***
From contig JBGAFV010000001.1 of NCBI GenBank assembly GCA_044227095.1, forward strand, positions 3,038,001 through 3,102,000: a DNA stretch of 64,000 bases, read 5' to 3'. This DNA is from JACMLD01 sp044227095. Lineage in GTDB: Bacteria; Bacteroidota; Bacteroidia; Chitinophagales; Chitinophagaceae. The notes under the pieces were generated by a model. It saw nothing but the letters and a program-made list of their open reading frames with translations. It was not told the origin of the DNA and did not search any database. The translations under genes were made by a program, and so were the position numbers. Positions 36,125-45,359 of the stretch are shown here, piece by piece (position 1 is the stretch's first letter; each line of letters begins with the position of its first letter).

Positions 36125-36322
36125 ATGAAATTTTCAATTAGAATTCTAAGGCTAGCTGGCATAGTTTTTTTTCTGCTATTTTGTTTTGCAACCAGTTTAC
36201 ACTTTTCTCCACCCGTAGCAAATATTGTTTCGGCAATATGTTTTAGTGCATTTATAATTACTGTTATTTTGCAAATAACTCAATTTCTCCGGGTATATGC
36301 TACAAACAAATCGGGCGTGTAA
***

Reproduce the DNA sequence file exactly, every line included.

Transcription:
From contig JBGAFV010000001.1 of NCBI GenBank assembly GCA_044227095.1, forward strand, positions 3,038,001 through 3,102,000: a DNA stretch of 64,000 bases, read 5' to 3'. This DNA is from JACMLD01 sp044227095. Lineage in GTDB: Bacteria; Bacteroidota; Bacteroidia; Chitinophagales; Chitinophagaceae. The notes under the pieces were generated by a model. It saw nothing but the letters and a program-made list of their open reading frames with translations. It was not told the origin of the DNA and did not search any database. The translations under genes were made by a program, and so were the position numbers. Positions 36,125-45,359 of the stretch are shown here, piece by piece (position 1 is the stretch's first letter; each line of letters begins with the position of its first letter).

Positions 36125-36322
36125 ATGAAATTTTCAATTAGAATTCTAAGGCTAGCTGGCATAGTTTTTTTTCTGCTATTTTGTTTTGCAACCAGTTTAC
36201 ACTTTTCTCCACCCGTAGCAAATATTGTTTCGGCAATATGTTTTAGTGCATTTATAATTACTGTTATTTTGCAAATAACTCAATTTCTCCGGGTATATGC
36301 TACAAACAAATCGGGCGTGTAA